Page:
Monica says when she met her daughter at the home, she was shocked at what she saw.
Monica says, "I saw the torches, the crack cocaine spoons, the Methamphetamine tubes, the... all the gadgets to prepare Methamphetamines."
Monica e-mailed these photographs, which also show a handgun, to the Colorado Springs Police Department's Metro Vice Narcotics Squad.
Monica adds, "The community needs to know about it and something must be done to stop the criminal behavior."
What Monica says she didn't know was that her ex-husband had already signed a contract, agreeing to sell the home.
And in the days it took her to decide whether to e-mail those photos to police ... a young family had already moved in.
That new family has since moved out, and is now suing to rescind the sale, trying to get their money back. 11 News talked to Monica's ex-husband, Brian Marshall about the lawsuit against him. He's accused of fraud, breach of contract, and not disclosing the presence or use of Meth in the home in real estate documents, which is required by Colorado law.
Brian told me it was not a Meth house. And he says he lived there all along, going to work every morning at Lockheed Martin at 4:30 a.m. and returning home at 3 p.m.
Brian's attorney also filed a formal response to the lawsuit against him.
In it, he denies that his son, Martin sold or used drugs. He also denies that he breached the contract or broke any laws.
Colorado Springs police tell me, they can't comment on what happened at the home because Brian's son, Martin Marshall and the house are now part of a criminal investigation.
But court documents show the younger Marshall is accused of possessing drug paraphernalia which had traces of Meth on it and possessing and selling Heroin to a police informant.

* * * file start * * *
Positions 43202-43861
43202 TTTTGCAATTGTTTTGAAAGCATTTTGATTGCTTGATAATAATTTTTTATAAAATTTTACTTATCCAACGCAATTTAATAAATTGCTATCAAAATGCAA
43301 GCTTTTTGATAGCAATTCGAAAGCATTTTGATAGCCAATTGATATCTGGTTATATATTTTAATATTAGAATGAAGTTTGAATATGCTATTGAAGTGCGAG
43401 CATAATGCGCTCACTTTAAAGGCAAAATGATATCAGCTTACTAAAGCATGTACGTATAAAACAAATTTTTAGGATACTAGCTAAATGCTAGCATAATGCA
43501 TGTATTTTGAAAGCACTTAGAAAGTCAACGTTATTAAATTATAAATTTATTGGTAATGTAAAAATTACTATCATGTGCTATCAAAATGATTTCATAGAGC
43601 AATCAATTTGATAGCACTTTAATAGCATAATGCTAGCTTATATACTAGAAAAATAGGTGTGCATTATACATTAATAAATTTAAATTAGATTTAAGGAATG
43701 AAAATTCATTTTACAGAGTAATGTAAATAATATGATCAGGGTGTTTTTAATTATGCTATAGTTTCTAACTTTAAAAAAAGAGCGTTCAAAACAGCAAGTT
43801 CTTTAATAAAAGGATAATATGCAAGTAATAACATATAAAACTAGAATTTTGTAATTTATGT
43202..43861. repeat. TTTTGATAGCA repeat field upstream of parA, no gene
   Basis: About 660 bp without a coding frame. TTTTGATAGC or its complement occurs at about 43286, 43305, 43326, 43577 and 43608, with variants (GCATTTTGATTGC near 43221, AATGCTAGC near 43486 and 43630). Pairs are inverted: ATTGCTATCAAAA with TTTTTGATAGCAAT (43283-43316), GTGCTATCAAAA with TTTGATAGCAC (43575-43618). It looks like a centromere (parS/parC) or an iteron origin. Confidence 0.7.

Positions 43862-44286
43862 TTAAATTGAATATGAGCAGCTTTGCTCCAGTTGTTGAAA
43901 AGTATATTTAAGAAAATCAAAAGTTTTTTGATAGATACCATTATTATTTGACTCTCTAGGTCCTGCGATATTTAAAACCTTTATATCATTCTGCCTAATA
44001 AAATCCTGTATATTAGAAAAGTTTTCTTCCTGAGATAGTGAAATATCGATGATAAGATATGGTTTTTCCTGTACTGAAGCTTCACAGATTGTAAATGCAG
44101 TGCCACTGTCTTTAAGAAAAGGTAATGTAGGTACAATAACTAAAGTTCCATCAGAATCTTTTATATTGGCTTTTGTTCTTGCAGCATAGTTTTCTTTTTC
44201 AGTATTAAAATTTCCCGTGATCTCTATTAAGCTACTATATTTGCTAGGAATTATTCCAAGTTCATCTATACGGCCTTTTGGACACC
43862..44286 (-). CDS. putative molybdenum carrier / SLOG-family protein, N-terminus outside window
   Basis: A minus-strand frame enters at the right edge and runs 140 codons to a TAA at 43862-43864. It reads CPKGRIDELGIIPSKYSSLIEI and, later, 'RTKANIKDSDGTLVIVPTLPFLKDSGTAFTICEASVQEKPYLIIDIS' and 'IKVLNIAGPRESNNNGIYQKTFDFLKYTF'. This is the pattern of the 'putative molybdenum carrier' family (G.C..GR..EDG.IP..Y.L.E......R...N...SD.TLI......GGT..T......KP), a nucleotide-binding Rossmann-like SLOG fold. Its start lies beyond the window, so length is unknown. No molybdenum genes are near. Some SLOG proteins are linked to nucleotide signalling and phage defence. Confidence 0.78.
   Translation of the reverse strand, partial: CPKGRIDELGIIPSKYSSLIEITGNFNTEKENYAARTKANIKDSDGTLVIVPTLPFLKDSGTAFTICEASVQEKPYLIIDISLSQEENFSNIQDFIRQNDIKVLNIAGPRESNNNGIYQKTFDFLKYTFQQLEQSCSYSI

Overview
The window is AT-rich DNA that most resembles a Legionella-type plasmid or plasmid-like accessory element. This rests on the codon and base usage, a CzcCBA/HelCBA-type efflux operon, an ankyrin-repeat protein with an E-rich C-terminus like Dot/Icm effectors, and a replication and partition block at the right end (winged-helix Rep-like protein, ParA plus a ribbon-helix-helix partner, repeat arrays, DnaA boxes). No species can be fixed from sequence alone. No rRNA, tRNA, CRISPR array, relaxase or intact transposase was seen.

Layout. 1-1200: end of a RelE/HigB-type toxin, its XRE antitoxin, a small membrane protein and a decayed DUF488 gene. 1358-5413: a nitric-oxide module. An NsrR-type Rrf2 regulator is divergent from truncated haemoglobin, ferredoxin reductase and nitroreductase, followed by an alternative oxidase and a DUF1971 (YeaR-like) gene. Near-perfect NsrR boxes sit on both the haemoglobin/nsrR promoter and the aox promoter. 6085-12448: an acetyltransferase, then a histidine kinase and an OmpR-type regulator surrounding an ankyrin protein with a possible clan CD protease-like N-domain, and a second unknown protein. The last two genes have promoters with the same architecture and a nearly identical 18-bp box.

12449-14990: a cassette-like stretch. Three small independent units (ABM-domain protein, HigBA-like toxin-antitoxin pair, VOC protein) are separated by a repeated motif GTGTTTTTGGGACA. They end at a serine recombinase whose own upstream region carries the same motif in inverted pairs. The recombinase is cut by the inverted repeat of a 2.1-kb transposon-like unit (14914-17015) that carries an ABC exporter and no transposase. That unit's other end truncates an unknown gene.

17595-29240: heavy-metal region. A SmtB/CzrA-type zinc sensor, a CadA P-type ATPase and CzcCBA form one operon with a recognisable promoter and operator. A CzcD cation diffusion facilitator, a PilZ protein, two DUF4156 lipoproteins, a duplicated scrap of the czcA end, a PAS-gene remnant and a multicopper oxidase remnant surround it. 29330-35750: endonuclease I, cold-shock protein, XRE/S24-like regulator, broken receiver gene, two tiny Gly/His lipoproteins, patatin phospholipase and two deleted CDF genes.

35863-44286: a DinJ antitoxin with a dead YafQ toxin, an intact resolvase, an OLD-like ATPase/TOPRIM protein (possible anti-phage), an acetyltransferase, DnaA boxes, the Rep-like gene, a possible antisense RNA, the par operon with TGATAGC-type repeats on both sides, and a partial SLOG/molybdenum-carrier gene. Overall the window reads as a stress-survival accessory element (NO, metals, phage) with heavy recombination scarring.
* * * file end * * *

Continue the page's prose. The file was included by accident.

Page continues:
He's entered a not guilty plea in El Paso County and his trial has been set for next January. In the meantime, a family who thought they'd moved into their dream home ... is still in the middle of a nightmare.
So what can we all learn from this terrible situation?
Peter Riley, the owner of Crystal Clean Decontamination recommends that everyone buying a home have it tested for Methamphetamine first.
Peter says, "I would say test your property just like you would test for radon or lead-based paint or any other issues. It should be done because the costs are going to fall on you after the fact unless you can show it was contaminated prior to."
We found an easy-to-use test kit from SKC, Inc. It was developed by the Centers for Disease Control.
It uses a special cloth that you wet, wipe the surface you want tested, then spray the cloth. If there's a certain amount of Meth residue, the cloth will change colors. It quick and easy to use and costs less than $90.
The family who owns the home didn't want to talk, but this 90-page assessment explains just how widespread the Meth contamination is. For example, it's recommended that the entire furnace system and duct work be ripped out and replaced. Mattresses must be thrown out and carpet and carpet pad must be ripped out. It even says a child's Bible in the downstairs bedroom is considered contaminated because it was laying out and exposed.
This is sentimental loss, not just a financial one.